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1.
Prev Med Rep ; 28: 101834, 2022 Aug.
Article in English | MEDLINE | ID: covidwho-1851950

ABSTRACT

The control of human flow has led to better control of COVID-19 infections. Japan's state of emergency, unlike other countries, is not legally binding but is rather a request for individual self-restraint; thus, factors must be identified that do not respond to self-restraint, and countermeasures considered for those factors to enhance its efficacy. We examined the relationship between sociodemographic factors and self-restraint toward social behaviors during a pandemic in Japan. This cross-sectional study used data for February 18-19, 2021, obtained from an internet survey; 19,560 participants aged 20-65 were included in the analysis. We identified five relevant behaviors: (1) taking a day trip; (2) eating out with five people or more; (3) gathering with friends and colleagues; (4) shopping for other than daily necessities; (5) shopping for daily necessities. Multilevel logistic regression analyses were used to examine the relationship between sociodemographic factors and self-restraint for each of the behaviors. Results showed that for behaviors other than shopping for daily necessities, women, those aged 60-65, married people, highly educated people, high-income earners, desk workers and those who mainly work with interpersonal communication, and those with underlying disease reported more self-restraint. Older people had less self-restraint than younger people toward shopping for daily necessities; an underlying disease had no effect on the identified behavior. Specialized interventions for these groups that include recommendations for greater self-restraint may improve the efficacy of the implementing measures that request self-restraint.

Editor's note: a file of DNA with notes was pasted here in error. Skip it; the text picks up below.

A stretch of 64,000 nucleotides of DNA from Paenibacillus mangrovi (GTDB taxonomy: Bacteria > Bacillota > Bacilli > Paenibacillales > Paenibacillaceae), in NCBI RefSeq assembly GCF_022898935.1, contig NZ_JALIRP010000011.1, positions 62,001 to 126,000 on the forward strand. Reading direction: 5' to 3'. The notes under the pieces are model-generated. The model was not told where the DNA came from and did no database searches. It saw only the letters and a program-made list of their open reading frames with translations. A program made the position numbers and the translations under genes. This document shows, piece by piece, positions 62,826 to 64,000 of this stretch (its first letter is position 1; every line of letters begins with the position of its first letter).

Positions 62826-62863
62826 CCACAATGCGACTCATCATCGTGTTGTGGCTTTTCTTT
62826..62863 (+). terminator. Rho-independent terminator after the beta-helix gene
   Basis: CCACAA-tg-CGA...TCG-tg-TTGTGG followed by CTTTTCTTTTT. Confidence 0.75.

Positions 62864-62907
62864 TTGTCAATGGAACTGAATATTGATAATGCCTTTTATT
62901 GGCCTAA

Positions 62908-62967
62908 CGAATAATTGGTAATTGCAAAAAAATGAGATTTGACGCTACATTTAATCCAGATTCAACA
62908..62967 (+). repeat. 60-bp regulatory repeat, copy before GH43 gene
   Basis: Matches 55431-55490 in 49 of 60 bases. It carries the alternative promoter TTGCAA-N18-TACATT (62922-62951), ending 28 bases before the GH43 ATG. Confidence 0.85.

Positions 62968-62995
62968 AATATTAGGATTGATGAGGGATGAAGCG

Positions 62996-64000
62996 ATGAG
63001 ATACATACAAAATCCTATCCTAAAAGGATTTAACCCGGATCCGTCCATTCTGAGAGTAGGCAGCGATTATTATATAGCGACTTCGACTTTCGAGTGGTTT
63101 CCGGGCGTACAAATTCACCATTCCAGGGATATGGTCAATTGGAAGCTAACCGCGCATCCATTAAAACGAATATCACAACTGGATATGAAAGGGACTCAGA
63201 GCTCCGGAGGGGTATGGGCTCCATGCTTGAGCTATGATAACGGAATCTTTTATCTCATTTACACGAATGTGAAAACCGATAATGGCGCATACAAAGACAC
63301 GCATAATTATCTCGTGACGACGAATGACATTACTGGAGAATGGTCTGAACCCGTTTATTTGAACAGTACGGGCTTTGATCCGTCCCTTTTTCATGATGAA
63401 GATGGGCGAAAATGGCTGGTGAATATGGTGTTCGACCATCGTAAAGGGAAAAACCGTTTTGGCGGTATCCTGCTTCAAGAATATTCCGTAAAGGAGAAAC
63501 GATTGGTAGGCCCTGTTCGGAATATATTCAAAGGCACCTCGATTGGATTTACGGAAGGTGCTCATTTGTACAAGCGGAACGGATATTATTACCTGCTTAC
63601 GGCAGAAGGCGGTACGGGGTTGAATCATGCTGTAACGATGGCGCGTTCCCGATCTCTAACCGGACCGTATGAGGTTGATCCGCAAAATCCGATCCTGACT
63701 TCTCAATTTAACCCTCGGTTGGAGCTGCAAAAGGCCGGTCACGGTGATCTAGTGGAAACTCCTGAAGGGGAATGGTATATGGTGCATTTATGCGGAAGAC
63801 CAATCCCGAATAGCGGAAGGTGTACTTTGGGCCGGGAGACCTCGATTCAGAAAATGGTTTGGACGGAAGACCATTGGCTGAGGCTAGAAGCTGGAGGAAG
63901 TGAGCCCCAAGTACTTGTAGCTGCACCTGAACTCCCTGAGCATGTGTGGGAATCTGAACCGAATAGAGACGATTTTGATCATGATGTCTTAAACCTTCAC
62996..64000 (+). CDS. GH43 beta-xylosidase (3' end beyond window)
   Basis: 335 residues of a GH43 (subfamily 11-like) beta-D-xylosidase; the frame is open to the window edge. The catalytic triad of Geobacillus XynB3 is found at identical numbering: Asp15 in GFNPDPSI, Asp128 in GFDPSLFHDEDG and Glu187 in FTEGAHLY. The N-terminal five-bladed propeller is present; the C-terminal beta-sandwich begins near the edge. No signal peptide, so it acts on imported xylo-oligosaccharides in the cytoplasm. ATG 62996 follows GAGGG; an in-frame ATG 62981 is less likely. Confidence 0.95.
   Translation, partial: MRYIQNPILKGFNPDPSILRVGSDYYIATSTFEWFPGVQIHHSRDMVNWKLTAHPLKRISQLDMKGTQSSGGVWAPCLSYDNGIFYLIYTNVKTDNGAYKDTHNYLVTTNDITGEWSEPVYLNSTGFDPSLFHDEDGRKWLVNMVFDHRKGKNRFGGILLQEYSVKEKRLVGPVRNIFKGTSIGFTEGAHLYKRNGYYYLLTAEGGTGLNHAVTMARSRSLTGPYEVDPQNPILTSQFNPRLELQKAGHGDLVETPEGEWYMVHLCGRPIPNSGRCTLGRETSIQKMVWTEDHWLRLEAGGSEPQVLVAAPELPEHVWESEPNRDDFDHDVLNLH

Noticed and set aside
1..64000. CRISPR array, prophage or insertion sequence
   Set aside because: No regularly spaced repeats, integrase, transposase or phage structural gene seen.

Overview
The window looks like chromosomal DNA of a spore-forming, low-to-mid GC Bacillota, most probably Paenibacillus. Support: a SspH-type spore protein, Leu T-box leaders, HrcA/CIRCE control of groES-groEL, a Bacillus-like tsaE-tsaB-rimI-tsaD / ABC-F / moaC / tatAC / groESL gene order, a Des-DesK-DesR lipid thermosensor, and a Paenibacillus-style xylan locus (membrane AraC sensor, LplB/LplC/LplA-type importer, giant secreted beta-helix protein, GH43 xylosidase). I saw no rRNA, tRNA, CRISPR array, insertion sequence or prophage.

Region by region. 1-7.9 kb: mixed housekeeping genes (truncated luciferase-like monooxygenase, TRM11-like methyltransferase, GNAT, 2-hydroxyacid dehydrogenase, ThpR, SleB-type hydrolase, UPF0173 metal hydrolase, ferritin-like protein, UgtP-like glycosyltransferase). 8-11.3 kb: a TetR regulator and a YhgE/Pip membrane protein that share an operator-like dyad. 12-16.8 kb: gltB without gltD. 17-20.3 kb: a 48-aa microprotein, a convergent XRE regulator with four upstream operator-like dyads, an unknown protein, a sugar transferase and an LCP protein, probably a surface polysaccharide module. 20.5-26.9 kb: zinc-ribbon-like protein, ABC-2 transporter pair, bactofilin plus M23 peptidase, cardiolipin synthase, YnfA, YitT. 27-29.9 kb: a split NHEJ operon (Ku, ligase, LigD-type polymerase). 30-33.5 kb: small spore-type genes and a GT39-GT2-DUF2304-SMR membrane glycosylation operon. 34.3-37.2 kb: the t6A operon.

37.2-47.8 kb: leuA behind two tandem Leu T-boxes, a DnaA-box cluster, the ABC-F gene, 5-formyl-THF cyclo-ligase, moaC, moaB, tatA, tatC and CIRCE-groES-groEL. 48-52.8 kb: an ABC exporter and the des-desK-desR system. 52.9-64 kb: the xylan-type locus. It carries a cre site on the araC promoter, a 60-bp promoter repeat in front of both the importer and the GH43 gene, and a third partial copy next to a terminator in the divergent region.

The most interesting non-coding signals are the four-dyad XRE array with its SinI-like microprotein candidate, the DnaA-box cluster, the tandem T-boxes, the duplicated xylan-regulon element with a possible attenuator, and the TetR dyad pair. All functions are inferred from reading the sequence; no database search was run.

2.
Environ Health Prev Med ; 27(0): 2, 2022.
Article in English | MEDLINE | ID: covidwho-1745378

ABSTRACT

BACKGROUND: It is important to achieve herd immunity by vaccinating as many people as possible to end the COVID-19 pandemic. We investigated the relationship between willingness to receive vaccination and sources of health information among those who did not want to be vaccinated against COVID-19. METHODS: This prospective cohort study collected data using a self-administered questionnaire survey. The baseline survey was conducted during December 22-25, 2020, and the follow-up survey during February 18-19, 2021. Participants were aged 20-65 years and worked at the time of the baseline survey (N = 33,087). After excluding 6,051 invalid responses, we included responses from 27,036 participants at baseline. In total, 19,941 people responded to the follow-up survey (74% follow-up rate). We excluded 7,415 participants who answered "yes" to the question "If a COVID-19 vaccine becomes available, would you like to get it?" in the baseline survey. We finally analyzed 12,526 participants. RESULTS: The odds ratio for change in willingness to be vaccinated from "no" to "yes" differed by source of health information. Compared with workers that used TV as a source of information, significantly fewer people who reported getting information from the Internet and friends/colleagues were willing to get the vaccine. CONCLUSIONS: It is important to approach workers who do not watch TV when implementing workplace vaccination programs. It is likely that willingness to be vaccinated can be increased through an active company policy whereby the top management recommend vaccination, coupled with an individual approach by occupational health professionals. TRIAL REGISTRATION: Not applicable.


Subject(s)
COVID-19 , Influenza Vaccines , Adult , Aged , COVID-19/prevention & control , COVID-19 Vaccines , Cohort Studies , Cross-Sectional Studies , Humans , Japan , Middle Aged , Pandemics , Prospective Studies , Young Adult